• Jessica says:

        Sounds like a beautiful costume idea! And I have heard of the Boston pub, yes… but fortunately, it’s not the *first* thing that comes to mind for me! Maybe 2nd or 3rd. ;)

  4. VanMorrisonFan says:

    Why the raccoon eyes? I don’t understand the ultra-heavy lining around the eyes.

    • Jessica says:

      VMF, The dark eyeliner etc. does seem to be popular with young women in rock, doesn’t it… then again, the whole “smokey eye” look has been popular everywhere for the past year or more!

  5. Bear says:

    The black eyeliner is an homage to Prince in , uh, PURPLE Rain.
    I don’t get the whole “I don’t like (color), so any perfume in a bottle that (color)” must not be for me. Can someone explain the logic behind this?

    • Jessica says:

      … and Prince’s eyeliner was a nod to Little Richard, which means, in this particular situation… not much at all! ;)
      I’m sure marketers and product development people do consider the importance of color in packaging, and there is often some loose conceptual correlation with the fragrance inside the colored bottle. However, there are so many other factors that influence a purchase; color is just one of them. For me, at least.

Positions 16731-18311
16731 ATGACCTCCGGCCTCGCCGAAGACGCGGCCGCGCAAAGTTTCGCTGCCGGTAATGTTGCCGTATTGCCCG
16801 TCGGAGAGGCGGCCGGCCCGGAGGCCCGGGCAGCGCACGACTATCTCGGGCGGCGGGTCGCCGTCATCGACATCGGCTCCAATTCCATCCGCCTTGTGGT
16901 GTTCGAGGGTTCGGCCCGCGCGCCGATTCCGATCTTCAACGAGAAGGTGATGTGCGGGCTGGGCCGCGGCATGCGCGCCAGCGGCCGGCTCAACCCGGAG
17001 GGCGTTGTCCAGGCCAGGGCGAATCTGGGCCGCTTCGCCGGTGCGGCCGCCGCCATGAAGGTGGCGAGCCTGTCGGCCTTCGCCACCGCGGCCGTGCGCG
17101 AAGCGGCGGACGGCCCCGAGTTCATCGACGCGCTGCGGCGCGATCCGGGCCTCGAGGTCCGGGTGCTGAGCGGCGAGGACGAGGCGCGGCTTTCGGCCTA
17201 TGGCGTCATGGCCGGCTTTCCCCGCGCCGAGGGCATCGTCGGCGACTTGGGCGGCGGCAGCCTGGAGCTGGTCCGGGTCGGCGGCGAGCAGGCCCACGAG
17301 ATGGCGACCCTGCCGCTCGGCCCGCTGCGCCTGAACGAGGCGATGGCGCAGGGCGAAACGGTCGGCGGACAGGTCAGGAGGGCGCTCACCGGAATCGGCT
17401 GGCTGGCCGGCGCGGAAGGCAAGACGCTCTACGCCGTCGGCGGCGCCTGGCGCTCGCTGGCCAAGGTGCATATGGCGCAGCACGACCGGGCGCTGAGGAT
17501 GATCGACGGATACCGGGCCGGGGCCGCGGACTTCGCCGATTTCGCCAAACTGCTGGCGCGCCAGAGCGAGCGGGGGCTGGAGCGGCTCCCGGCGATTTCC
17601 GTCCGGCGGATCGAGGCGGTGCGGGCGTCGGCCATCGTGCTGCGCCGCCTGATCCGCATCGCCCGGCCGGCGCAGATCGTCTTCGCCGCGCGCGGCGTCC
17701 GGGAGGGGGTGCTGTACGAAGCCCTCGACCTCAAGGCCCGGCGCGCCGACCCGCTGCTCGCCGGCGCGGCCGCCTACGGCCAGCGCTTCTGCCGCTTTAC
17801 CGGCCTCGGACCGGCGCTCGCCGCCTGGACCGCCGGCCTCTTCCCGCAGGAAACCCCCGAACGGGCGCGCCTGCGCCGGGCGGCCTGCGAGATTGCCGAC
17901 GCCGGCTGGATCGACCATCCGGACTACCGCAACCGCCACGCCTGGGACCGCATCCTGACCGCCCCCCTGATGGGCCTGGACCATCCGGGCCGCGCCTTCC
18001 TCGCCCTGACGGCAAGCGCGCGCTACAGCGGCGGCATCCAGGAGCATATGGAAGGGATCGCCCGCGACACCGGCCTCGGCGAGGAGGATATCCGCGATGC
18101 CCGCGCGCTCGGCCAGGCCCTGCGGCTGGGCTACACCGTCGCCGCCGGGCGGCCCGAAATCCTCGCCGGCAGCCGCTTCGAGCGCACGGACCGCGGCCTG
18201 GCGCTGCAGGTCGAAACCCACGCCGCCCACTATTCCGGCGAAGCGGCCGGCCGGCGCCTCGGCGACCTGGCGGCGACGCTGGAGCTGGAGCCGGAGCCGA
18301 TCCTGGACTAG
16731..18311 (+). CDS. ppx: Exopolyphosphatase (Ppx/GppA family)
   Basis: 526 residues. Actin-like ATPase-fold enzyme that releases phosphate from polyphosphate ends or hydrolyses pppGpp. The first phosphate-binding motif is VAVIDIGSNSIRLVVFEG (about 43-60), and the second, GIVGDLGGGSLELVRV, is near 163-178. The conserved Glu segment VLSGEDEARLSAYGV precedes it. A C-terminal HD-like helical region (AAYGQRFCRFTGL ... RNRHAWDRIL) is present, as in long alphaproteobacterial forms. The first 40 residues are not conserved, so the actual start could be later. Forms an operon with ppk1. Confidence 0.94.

6. TallulahRose says:

    I’m sure it’s a vast improvement over Love’s Baby Soft…

    • Jessica says:

      I read Angela’s review of Baby Soft… but I haven’t tried it in years and years! I wonder whether it would still bring back memories for me…

  7. mals86 says:

    I’m definitely not a purple fan (or a big eyeliner fan, either, for that matter), so not getting into that discussion. And I sorta kinda like Avril, but I’m not interested in buying something just because it’s got her name on it.

    What does tick me off, though, is the idea of a fragrance with “Rose” in the title and no rose in the scent. I felt the same way about E Taylor’s Violet Eyes – violet name, violet juice, NO VIOLET in the scent. What gives, people? Is this just Too Much Concept for my poor little brain, or is it just marketing crapola?

    I know what I’m betting on…

    • Jessica says:

      It’s indeed puzzling! The funny thing is… twee/teen girls don’t seem particularly interested in rose-based fragrances, in my (admittedly limited) experience with them. They prefer the idea of vanilla!